Across the road in one direction is Gonville Place leading to Parker's Piece. On the far side of this green was said to be Cheshire Street where Ann Held had her digs and Campion interviewed the egregious Mr Cheetoo. Across the road in another direction is Regent Street and a few yards down here we found suitable offices for Featherstone & Featherstone, Solicitors. Further down is The University Arms, nowadays a bland modern hotel but formerly a more traditional hostelry which could have been the original for The Three Keys where Oates stayed while on the case in Cambridge.
At Bateman Street
Retracing our steps and turning down Lensfield Road by the Catholic Church and then left down Panton Street, we came to The Perse School for Girls on the corner of Union Road which Margery attended in 1919-20. [See biography] On the next corner is the Panton Arms,
The Panton Arms
the most likely candidate for the pub where Uncle William spent a crucial 25 minutes on the Sunday that cousin Andrew disappeared. At the end of Panton Street is Bateman Street; turning right here brought us to the convent on the corner of Trumpington Road. This is the best candidate for Socrates Close. It is far from a perfect identification but the only other realistic candidate, the Perse Junior School, is nearly a mile further down the Trumpington Road, nearer Trumpington than Cambridge. It is hard to imagine that Andrew could have persuaded William to walk so far and equally hard to believe that the sounds of the bells of the Catholic Church would carry.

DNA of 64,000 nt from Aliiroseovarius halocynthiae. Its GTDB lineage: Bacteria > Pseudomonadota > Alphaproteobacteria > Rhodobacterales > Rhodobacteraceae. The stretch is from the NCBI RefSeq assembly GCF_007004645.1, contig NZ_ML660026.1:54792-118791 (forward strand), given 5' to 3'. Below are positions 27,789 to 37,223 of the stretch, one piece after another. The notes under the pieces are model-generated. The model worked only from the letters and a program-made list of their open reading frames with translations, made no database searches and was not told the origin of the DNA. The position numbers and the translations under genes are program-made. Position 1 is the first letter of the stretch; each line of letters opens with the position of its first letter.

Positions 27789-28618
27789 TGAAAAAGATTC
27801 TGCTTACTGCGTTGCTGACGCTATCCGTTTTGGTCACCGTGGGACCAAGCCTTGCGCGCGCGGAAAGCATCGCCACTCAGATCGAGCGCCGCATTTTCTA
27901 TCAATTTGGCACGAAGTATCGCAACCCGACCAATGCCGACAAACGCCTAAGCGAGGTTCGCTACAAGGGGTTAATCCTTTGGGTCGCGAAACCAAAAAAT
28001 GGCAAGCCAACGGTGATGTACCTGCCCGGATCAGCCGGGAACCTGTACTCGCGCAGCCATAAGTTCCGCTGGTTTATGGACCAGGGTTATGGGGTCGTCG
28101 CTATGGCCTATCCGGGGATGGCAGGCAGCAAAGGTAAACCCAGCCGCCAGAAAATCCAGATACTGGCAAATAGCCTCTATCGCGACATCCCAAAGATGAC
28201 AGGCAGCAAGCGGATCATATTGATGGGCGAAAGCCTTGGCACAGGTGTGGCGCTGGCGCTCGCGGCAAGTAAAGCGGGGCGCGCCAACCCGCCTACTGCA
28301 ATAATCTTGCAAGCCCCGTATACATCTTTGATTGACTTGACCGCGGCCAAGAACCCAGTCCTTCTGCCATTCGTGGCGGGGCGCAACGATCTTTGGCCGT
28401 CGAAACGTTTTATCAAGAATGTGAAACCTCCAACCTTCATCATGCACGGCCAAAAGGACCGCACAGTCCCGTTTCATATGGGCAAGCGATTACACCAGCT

Turning right into Trumpington Road and crossing it we came to the Leys School where William's attack of amnesia started on the corner of what is now the Fen Causeway. When Margery was at School, this was Coe Fen Lane and stopped short of the river with the Fen Causeway starting on the far side. By the time Police at the funeral was published, the river had been bridged and Coe Fen renamed but the geography of Cambridge in the novel remained that of Margery's schooldays. Turning off Fen Causeway (Coe Fen Lane) onto the footpath across Coe Fen, Crusoe Bridge is passed on the left. Here Andrew failed to persuade William to accompany him on a further detour home and subsequently it was by this bridge that Andrew's body was found.